My first thought when I started thinking about The Trojan Women (1971, directed by Mihalis Kakogiannis) was that I would use the line "Euripides? I rippa dose" as a title. All hail Chico Marx and all, but it doesn't really fit, especially considering how utterly bleak both the play and this movie version actually are. The Greeks could ladle on the misery. I thought about writing about this as a variant of film noir--certainly many of the characters are engaged in film noir's sexual obsessions and downward spiral--but I think that more properly applies to Electra, which Kakogiannis filmed ten years prior to this film. THIS film, on the other hand, has interesting circumstances.
It was made in the late sixties/early seventies, when national cinemas of all kinds were in a state of upheaval. Nationalities were in a state of upheaval, as well, and the strong anti-war theme of The Trojan Women is very much of its time. In its formal qualities, it is the product of a decade of New Waves. The jump-cut is one of its most effective cinematic tools. It's also the work of an exile. Kakogiannis made the film in Spain; his native Greece was under an authoritarian thumb at the time. The international nature of the production gives Kakogiannis a once in a lifetime cast. All of this seeps into the warp and weave of the film.
The story is bleak, and it's the story that echoes down the millennia. Everything else is set dressing. In the aftermath of the fall of Troy, the women of Troy wait in the ruins to see how the victorious Greeks will dispose of them. It focuses on four women, mainly: Hecuba, the queen of the city state; Andromache, the widow of Hector, the great Trojan hero; Cassandra, the mad prophetess who has been raped by the Greek hero Ajax; and Helen, the woman whose face allegedly launched a thousand ships. Each gets their turn to wail their lamentations to the desolate hills around the smoking wreck of their city.
Hecuba is played by Katharine Hepburn. This was a golden period for Hepburn and this role is a plum. Her harsh, bitter voice is matched with cause for bitterness. Hecuba has seen her sons killed, her husband killed, and her city destroyed. Worse, she has been claimed as spoils by Odysseus, the architect of the city's fall. She is also invested with all of the remaining authority of the Trojan state, so it is to her that the Greek herald, Talthybius, comes with word of the women's fate. It is she who is to mediate their capitulation.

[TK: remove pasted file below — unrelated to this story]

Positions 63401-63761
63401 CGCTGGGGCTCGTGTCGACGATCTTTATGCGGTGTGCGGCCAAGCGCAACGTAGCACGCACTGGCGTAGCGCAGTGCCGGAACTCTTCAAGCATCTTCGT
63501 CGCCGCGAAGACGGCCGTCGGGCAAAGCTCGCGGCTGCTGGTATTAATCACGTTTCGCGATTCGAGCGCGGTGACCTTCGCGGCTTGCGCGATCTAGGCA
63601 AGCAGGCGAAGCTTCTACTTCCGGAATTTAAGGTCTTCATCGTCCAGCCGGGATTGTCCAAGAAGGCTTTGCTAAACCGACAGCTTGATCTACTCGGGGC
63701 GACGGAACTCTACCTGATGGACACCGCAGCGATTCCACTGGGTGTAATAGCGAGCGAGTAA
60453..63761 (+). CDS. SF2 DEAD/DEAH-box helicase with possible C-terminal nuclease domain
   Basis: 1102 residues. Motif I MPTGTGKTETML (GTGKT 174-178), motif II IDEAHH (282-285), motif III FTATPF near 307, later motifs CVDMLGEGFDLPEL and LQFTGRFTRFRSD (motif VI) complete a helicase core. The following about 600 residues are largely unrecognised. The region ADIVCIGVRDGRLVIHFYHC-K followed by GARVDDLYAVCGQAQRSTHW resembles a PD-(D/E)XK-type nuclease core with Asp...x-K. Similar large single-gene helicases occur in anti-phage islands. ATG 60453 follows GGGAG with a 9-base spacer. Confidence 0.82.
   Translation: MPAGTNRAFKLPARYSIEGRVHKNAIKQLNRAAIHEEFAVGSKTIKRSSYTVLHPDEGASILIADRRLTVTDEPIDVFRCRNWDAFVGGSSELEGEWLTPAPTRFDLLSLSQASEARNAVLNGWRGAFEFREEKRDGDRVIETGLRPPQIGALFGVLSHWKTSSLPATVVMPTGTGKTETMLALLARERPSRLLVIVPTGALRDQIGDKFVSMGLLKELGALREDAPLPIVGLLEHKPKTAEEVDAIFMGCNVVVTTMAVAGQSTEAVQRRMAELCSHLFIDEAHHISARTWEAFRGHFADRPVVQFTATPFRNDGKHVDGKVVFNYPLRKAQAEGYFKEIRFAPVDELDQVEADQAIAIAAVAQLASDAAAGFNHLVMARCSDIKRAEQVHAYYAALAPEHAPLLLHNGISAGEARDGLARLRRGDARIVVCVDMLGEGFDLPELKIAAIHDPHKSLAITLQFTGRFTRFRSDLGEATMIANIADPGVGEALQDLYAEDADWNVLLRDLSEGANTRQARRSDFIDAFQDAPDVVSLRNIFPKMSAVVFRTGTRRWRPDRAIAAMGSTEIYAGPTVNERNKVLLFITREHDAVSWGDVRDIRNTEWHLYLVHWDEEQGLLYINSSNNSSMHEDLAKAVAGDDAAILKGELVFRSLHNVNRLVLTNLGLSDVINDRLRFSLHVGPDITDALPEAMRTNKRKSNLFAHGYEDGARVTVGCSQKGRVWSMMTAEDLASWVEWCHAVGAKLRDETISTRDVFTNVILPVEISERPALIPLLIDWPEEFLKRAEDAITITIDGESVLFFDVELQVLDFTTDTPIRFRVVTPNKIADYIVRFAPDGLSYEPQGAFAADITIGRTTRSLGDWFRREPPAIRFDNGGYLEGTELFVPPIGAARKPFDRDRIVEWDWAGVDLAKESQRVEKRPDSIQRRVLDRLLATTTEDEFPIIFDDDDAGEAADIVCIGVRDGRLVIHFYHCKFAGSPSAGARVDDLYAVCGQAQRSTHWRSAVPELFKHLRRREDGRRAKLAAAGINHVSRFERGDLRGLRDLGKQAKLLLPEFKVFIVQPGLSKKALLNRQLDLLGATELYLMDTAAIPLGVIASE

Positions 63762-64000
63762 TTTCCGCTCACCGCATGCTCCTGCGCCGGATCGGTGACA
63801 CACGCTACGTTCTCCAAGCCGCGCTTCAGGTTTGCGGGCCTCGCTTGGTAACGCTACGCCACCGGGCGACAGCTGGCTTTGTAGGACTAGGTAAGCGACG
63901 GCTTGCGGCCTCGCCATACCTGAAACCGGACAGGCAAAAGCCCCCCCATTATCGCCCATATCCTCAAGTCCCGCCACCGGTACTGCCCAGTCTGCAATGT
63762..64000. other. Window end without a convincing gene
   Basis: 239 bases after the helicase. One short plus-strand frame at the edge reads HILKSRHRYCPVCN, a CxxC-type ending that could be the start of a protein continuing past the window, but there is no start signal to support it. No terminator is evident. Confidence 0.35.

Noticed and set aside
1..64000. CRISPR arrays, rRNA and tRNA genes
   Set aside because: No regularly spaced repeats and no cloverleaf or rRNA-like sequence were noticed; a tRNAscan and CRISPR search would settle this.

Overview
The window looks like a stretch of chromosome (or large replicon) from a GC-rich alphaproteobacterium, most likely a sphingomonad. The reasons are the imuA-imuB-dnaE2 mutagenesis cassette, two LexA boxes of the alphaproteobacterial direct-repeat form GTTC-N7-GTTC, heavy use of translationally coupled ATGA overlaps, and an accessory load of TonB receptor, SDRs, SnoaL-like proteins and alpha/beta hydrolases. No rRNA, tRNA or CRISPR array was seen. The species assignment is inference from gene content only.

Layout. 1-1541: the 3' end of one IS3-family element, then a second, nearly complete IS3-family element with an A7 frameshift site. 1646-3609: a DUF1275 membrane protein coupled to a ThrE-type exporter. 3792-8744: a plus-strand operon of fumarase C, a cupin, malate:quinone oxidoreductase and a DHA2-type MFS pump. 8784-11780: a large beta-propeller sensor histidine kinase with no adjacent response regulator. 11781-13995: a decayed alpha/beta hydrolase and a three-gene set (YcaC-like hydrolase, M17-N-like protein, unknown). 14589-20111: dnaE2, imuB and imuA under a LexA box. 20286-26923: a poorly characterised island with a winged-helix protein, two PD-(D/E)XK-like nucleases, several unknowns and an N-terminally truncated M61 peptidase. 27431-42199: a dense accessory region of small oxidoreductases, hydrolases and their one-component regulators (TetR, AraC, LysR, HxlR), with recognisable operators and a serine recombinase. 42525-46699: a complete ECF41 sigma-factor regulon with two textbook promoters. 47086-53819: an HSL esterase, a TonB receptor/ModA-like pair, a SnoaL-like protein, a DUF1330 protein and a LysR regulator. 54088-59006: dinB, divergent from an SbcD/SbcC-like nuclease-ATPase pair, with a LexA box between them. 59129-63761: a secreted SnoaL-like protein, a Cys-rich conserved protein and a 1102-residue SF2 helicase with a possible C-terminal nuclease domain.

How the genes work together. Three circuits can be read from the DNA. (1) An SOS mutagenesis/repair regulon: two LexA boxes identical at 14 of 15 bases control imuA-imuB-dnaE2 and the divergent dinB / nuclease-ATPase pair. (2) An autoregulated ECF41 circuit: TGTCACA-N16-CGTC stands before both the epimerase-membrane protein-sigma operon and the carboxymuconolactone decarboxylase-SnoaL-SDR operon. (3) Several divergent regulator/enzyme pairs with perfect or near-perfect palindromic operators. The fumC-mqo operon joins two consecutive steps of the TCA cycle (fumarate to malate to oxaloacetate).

Cassandra is played by Genvieve Bujold, and it is through her that the filmmakers unhitch their camera and spin into wild stylistics. Defiled, the movie finds her in the cave temple of Hymen, the god of marriage, where she dances like a dervish, torch in hand, setting light to the world. She's still beset by visions, though they now seem unreliable. She mistakes a Greek soldier backlit by the sun for Apollo, the giver of her second sight. As she is hauled away, she sees her own death in the future. The film focuses on Bujold's face in this scene, moving in and out with a series of jump cuts. It's a haunting sequence.
Andromache is played by Vanessa Redgrave, whose miseries rival Hecuba's. During the course of the film, she has one more heaped upon her as her young son, Astyanyx, is taken from her by Talthybius on the order of the Greek kings and thrown from the walls of Troy, lest he grow to manhood and take revenge upon the Greeks. Hector, it seems, haunts their nightmares even after his death. Andromache tries to defend her son, but Talthybius tells her that if she resists, she will not be allowed to bury him. It's a bitter, doom. Redgrave invests her performance with the weight of the world.
Finally, there's Helen, played by Irene Papas. Papas plays her as a classic femme fatale, who wraps men around her finger. Classically beautiful--she's the only lead in the film who actually IS Greek--Papas invests Helen with a surprising ferocity. She's a force of nature, defiant in defeat, and Menelaus, her wronged husband, is completely cowed by her. Hecuba demands her life for her crimes against Troy and against Greece, but Menelaus relents.
The filmmakers have greatly streamlined the play for the cinema. The Chorus is mostly eliminated, except for a few striking instances when the nameless women of Troy who wander the background hills gather together. In the film's best sequence, they recount the fall of Troy in a series of haunted close-ups, assembled--again--with a series of jump cuts. The fates of the women of Troy are universally awful, and the whole enterprise stands as a wailing indictment of the brutality of war. Some things never change. The danger in presenting this in a film is that it occasionally becomes a head-cutting duel between the characters. The scenes between Hecuba and Andromache, for instance, become an exercise in "my misery is worse than yours." And that's a serious flaw, make no mistake. It also becomes strident in its themes; it uses them as bludgeons. I was talking about this with a friend of mine after I watched it and he noted that The Trojan Women might be the greatest piece of anti-war literature ever written. I don't know that I agree, because, as harrowing as the experience of watching it is--and as riveting as the performances in this particular movie are--it's hard to endure. But then, that's the nature of anti-war literature. Sometimes you need to be brutal about it.
For the record, I probably like Lysistrata better as an anti-war screed, but that's mainly because I have a dirty mind.